While it’s good to know the basics and have a watchful eye, never underestimate how wily shoplifters can be; some of them are professionals. Here are a few of their more advanced tricks shoplifters use:
- Razor blades: Some shoplifters carry thin, sharp blades (like razor blades) and use them to remove alarm tags once they’re safely in the changing room.
- Booster bags: Lining a bag with tin foil prevents alarm tags from setting off the detectors around the store exists. It’s an easy way for thieves to quickly load up on merchandise and leave the shop undetected.
Other shoplifting signs
- Watching the staff and security, not merchandise
- Avoiding eye contact
- Loitering near store exits
- Occupying dressing rooms for a long time
Also known as internal theft, employee theft is when an employee steals from the organization where they work.
The National Retail Security Survey found that retailers with 500 or fewer locations reported higher than average losses ($1,377.12) per employee-related case. This is the highest average losses have been over the past five years.
So, what can retailers do to prevent employee theft?
Many small businesses don’t use technology to track their inventory. Today, manually tracking inventory is simply insufficient and can result in overstocking. Supply Chain Digest estimated that U.S. retailers are sitting on approximately $1.43 in inventory for every $1 of sakes they make.
When the inventory in your stock room and on your sales floor isn’t accurate, dishonest employees can take advantage of their employer with little fear of consequences.
To prevent the risk of overstocking, retailers need to invest in a retail point of sale with comprehensive inventory management capabilities. Without one, they risk increased shrinkage—and worse, only becoming aware of the discrepancy during their quarterly cycle counts.
Barcodes can also help retailers avoid shrinkage because they help efficiently track inventory with a handheld scanner. If you don’t have once, you can use Lightspeed’s free barcode generator instead.
Generate barcodes in just a few clicks
Use Lightspeed's free barcode generator and keep tabs on your inventory.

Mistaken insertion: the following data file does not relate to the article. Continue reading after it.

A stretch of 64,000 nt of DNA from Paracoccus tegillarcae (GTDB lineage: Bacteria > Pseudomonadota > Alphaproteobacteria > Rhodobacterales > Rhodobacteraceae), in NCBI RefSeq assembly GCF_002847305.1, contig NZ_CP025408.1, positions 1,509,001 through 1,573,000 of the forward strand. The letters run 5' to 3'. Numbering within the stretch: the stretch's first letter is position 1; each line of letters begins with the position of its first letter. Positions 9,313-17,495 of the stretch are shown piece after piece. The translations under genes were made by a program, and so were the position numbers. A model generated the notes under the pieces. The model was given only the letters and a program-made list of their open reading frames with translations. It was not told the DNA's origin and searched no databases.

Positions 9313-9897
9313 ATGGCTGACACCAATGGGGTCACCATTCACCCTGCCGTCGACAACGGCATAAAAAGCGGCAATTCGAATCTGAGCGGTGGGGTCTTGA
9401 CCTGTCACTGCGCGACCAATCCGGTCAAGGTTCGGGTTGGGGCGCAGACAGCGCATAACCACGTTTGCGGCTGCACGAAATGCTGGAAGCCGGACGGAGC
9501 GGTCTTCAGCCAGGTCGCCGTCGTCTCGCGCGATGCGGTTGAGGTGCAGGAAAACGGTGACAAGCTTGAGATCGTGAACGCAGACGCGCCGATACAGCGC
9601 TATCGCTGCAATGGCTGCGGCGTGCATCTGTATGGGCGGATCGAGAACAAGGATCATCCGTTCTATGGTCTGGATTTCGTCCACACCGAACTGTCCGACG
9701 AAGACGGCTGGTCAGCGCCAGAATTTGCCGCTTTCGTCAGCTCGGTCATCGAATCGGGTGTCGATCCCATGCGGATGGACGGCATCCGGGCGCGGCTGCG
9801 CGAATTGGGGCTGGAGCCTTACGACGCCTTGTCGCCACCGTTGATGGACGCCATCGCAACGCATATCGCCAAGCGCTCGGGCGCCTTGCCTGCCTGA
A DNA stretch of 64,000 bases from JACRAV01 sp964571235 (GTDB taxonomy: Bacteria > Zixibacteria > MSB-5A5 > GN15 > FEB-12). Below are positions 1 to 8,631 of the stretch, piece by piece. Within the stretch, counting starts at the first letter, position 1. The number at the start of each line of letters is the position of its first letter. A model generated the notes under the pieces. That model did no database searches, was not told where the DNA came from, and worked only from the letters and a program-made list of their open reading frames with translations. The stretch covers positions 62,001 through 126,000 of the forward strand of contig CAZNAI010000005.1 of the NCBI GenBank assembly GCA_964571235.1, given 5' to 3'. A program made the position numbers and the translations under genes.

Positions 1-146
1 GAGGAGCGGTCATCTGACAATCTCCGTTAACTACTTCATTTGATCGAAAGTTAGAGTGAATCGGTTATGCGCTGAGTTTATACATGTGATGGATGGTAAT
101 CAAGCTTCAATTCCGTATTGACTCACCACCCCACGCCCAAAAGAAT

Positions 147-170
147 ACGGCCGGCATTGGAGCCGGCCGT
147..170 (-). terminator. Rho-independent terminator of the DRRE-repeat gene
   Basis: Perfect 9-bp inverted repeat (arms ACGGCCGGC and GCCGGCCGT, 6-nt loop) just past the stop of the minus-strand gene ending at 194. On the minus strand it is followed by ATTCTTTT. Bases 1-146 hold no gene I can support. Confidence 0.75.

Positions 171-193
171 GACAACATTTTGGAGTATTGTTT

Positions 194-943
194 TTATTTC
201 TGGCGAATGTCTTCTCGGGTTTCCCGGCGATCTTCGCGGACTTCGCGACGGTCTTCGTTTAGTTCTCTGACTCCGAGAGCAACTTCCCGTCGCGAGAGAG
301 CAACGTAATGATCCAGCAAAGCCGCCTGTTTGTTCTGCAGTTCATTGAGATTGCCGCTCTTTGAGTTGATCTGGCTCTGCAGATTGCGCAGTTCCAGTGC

How shoplifting is punished
In many states, shoplifting is charged either as a theft or larceny offense—typically as petty theft or the state’s lowest-level offense if the stolen merchandise’s value is below a certain threshold.
Other states differentiate between shoplifting and standard theft offenses and might treat shoplifting offenses less severely (treating it as an infraction as opposed to a misdemeanor).
As an example, the state of Massachusetts treats first-time shoplifting offenders as follows: when the stolen merchandise is worth less than $100, it is only punishable by a fine of no more than $250, and jail time is not a possibility.
As the value of the stolen merchandise increases, so does the severity of the resulting criminal charge in each state. Check out our list of state-by-state shoplifting laws for further clarification.
Civil liability for shoplifting
On top of the criminal charges a shoplifter faces, each state has a civil law where shoplifters can be held civilly liable to the rightful owner of the merchandise for resulting damages.
In the case of the offender being underage, some states hold the parent or legal guardian may liable for money damages. The cap on this monetary penalty is typically lower than if the shoplifter was an adult.
That monetary penalty may include repaying the following:
- The full retail value of the stolen items
- The store owner’s financial losses that resulted from the theft